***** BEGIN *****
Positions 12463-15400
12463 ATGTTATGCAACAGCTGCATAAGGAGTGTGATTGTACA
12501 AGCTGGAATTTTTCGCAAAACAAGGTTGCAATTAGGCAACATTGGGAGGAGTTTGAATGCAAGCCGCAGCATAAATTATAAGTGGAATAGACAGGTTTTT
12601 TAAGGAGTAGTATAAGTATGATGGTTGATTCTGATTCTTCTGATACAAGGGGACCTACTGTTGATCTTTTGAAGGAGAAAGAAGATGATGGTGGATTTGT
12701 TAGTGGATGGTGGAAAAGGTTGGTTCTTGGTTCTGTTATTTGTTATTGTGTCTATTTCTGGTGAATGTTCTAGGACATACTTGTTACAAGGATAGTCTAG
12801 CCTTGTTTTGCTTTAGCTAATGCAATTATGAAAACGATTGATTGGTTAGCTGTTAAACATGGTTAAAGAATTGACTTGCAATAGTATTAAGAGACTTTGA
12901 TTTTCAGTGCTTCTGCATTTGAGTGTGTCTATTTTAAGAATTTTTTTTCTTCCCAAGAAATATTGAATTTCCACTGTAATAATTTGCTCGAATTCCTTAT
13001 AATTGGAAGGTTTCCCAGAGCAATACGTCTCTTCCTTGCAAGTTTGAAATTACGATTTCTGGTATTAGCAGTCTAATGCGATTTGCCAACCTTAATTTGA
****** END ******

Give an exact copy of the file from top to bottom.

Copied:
Positions 12463-15400
12463 ATGTTATGCAACAGCTGCATAAGGAGTGTGATTGTACA
12501 AGCTGGAATTTTTCGCAAAACAAGGTTGCAATTAGGCAACATTGGGAGGAGTTTGAATGCAAGCCGCAGCATAAATTATAAGTGGAATAGACAGGTTTTT
12601 TAAGGAGTAGTATAAGTATGATGGTTGATTCTGATTCTTCTGATACAAGGGGACCTACTGTTGATCTTTTGAAGGAGAAAGAAGATGATGGTGGATTTGT
12701 TAGTGGATGGTGGAAAAGGTTGGTTCTTGGTTCTGTTATTTGTTATTGTGTCTATTTCTGGTGAATGTTCTAGGACATACTTGTTACAAGGATAGTCTAG
12801 CCTTGTTTTGCTTTAGCTAATGCAATTATGAAAACGATTGATTGGTTAGCTGTTAAACATGGTTAAAGAATTGACTTGCAATAGTATTAAGAGACTTTGA
12901 TTTTCAGTGCTTCTGCATTTGAGTGTGTCTATTTTAAGAATTTTTTTTCTTCCCAAGAAATATTGAATTTCCACTGTAATAATTTGCTCGAATTCCTTAT
13001 AATTGGAAGGTTTCCCAGAGCAATACGTCTCTTCCTTGCAAGTTTGAAATTACGATTTCTGGTATTAGCAGTCTAATGCGATTTGCCAACCTTAATTTGA